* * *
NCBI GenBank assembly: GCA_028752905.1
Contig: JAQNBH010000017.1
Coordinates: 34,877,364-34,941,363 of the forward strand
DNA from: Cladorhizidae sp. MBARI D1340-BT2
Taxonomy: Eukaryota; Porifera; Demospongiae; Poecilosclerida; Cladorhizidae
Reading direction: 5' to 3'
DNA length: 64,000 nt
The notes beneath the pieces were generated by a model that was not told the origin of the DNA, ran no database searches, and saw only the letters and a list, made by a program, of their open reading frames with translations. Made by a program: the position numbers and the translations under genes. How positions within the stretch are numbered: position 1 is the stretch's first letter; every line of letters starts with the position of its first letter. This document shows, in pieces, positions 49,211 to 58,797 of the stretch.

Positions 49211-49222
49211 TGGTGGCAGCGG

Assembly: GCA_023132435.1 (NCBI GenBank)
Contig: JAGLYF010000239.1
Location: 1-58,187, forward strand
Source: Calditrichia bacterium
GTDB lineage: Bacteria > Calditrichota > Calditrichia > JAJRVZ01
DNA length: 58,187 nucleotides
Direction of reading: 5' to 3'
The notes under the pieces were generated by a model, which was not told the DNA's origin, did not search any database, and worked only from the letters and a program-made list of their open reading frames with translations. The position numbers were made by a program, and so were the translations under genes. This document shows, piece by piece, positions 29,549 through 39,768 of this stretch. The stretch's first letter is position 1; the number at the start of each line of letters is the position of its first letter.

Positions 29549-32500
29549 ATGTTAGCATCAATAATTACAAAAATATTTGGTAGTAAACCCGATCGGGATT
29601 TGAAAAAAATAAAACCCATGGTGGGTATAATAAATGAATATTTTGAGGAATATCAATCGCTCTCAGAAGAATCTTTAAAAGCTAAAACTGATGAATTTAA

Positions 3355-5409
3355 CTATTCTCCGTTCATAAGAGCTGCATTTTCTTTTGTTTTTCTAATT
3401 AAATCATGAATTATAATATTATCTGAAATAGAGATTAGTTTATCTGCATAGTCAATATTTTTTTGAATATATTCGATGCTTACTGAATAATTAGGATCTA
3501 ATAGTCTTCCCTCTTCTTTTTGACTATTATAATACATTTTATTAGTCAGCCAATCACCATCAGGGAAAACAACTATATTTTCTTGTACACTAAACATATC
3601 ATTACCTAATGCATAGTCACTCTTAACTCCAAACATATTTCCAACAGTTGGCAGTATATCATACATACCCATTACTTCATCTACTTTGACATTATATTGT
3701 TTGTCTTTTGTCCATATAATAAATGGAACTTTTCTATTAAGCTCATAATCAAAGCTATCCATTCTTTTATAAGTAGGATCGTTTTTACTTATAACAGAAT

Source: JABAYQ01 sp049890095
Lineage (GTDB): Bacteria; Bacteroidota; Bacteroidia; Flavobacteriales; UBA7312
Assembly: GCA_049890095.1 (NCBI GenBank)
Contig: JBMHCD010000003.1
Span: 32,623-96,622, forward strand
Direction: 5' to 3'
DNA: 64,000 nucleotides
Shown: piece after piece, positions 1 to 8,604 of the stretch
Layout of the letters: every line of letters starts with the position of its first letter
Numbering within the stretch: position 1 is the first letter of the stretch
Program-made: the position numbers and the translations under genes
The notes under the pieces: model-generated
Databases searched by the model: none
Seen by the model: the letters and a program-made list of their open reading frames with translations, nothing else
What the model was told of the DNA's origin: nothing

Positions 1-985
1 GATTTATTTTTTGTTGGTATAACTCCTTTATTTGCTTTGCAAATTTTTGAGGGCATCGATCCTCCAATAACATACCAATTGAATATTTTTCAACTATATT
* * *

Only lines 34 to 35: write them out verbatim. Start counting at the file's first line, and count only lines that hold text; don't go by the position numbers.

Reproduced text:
DNA: 64,000 nucleotides
Shown: piece after piece, positions 1 to 8,604 of the stretch